Cold-molding technology has been around for almost four decades. It uses thin strips of wood veneer over a male plug. These are laid up in layers, and impregnated with resin (usually epoxy) and vacuum bagged—a process in which the laminates are encased in plastic wrap and a vacuum pump sucks the air out, leaving the laminates as light and strong as possible.

At Schooner Creek Boat Works, boat-building guru Steve Rander and his construction team are on the final stretch of a wood/epoxy/carbon-Kevlar amalgam that should hit the water this month. After the keel is fitted, the boat will be subjected to an inversion test, in which the vessel will be turned upside down in the water via a crane to simulate how it would fair in a capsize.

Forget tank testing, the full blown and then some predecessor to Ocean Planet, the 70-foot Rage posted a strong showing on its way to Hawaii in the Transpac.
Rander has produced a number of vessels that have prompted  double takes by competitors. One of his creations, the 70-foot ultralight Rage, which was also designed by Wylie, was built in a mere 10 weeks during 1993. Rage went on to set the Pacific Cup course record twice, and is considered by Schwab to be the ‘mother’ of the boat currently under construction. Schwab co-skippered Rage in last year’s Pacific Cup, winning its division and coming close to beating Philippe Kahn’s turbo sled Pegasus boat-for-boat. That accomplishment in many ways illustrates the upset he is hoping for with Ocean Planet, taking line honors away from deep-pocketed campaigns and rock-star crews.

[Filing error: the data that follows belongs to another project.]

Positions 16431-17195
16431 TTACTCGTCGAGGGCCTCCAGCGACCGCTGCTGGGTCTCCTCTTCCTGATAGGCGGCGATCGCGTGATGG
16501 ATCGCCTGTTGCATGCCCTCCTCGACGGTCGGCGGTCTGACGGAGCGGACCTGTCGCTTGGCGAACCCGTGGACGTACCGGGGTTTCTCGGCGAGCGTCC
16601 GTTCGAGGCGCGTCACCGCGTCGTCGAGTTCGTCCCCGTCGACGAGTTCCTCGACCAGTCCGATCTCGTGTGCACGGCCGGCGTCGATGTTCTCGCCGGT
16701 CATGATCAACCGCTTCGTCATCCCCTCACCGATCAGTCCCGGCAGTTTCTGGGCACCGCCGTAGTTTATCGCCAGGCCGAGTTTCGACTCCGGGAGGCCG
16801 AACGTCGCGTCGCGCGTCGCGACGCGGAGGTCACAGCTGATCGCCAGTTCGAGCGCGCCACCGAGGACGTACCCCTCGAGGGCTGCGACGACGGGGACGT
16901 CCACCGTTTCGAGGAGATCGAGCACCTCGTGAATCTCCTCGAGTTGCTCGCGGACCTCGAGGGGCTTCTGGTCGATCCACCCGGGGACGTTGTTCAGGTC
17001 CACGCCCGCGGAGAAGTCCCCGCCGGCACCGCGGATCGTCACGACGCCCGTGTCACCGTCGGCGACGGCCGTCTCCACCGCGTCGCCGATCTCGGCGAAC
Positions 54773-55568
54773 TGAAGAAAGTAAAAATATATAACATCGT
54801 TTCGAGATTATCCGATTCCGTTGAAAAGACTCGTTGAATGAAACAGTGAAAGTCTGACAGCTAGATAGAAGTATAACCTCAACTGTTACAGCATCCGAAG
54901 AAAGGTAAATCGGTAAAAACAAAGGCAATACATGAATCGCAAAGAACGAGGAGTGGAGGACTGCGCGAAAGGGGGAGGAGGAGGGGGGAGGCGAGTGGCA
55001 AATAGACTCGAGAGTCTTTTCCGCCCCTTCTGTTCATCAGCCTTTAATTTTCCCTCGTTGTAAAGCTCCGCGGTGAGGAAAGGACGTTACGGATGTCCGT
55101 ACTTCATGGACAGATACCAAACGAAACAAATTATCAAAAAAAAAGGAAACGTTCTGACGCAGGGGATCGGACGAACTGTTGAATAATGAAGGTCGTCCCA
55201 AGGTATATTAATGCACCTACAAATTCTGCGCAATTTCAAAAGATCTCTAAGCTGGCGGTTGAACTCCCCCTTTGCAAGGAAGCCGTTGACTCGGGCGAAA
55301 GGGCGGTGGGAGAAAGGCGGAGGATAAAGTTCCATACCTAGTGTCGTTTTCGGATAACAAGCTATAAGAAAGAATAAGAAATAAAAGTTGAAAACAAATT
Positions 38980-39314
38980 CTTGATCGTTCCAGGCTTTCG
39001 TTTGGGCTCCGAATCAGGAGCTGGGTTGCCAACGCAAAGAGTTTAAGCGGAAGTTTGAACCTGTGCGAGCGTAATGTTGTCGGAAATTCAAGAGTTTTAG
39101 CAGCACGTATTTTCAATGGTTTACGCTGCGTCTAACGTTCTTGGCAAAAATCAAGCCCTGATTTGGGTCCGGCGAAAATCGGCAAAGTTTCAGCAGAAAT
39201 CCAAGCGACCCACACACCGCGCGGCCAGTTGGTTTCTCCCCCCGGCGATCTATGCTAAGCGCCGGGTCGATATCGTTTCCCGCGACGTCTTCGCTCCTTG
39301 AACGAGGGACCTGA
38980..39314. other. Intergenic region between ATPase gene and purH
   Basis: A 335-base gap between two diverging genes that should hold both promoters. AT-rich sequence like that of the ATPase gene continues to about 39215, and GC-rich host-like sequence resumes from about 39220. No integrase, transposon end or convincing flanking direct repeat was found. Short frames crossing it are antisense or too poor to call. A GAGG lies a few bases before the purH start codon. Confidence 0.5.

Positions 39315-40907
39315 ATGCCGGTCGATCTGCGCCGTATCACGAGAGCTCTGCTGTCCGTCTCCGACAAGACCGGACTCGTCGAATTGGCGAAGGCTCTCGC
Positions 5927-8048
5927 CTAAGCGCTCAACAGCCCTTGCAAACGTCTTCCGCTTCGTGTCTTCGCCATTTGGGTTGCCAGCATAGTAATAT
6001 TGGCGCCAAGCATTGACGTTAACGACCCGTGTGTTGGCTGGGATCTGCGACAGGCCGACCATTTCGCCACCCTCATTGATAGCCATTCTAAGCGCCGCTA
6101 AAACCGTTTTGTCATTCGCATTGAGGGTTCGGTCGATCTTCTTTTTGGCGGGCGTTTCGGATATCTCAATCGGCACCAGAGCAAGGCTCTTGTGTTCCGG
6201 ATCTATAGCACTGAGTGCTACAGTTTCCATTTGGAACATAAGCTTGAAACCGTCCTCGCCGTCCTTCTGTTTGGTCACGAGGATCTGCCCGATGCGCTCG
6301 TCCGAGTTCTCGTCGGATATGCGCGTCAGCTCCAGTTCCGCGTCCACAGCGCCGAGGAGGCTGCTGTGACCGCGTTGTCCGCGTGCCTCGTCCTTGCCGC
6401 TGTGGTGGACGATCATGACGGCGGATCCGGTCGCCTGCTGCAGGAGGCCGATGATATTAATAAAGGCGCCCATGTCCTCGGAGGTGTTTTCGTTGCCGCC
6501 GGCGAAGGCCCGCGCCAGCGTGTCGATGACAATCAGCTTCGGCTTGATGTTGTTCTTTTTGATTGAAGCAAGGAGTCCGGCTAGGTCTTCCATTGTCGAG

"They had way more sail area, an unmatchable budget, and an all-pro crew," said Schwab, "but we scared them pretty good. Rage is an awesome boat, a testament to Tom Wylie’s incredible intuition. If she ever had a budget, I think she could blow away all the other turbosleds—even Pyewacket."

Schwab is no stranger to the demands of single-handing, as demonstrated by this spinnaker takedown on Rumbleseat, which he sailed to victory in the 1996 Singlehanded Transpac Race.
"Don't let the wood fool you into thinking that this is a low-tech boat," continued Schwab of the foam-cored Ocean Planet, destined to face not only the harshest conditions in the world, but some of the best sailors, (and best-funded campaigns) to boot. "Kevlar and carbon are used along with the wood wherever the properties of the material are most appropriate. There are at least five different types of wood, each species selected for its particular density, weight, and strength: Western red cedar, aircraft Finn Birch ply, Sitka spruce, okume ply, and fir ply. With the carbon, Kevlar, e-glass, and epoxy, the end result will be an amazingly light and strong boat." While Rander is the master behind choosing the type of wood for the right application, he is no stranger to working with composites. Ocean Planet’s cockpit and cabin roof will be made from carbon fiber, as will the mast, rudder, and bowsprit. Carbon fiber stringers will also give the boat stiffness.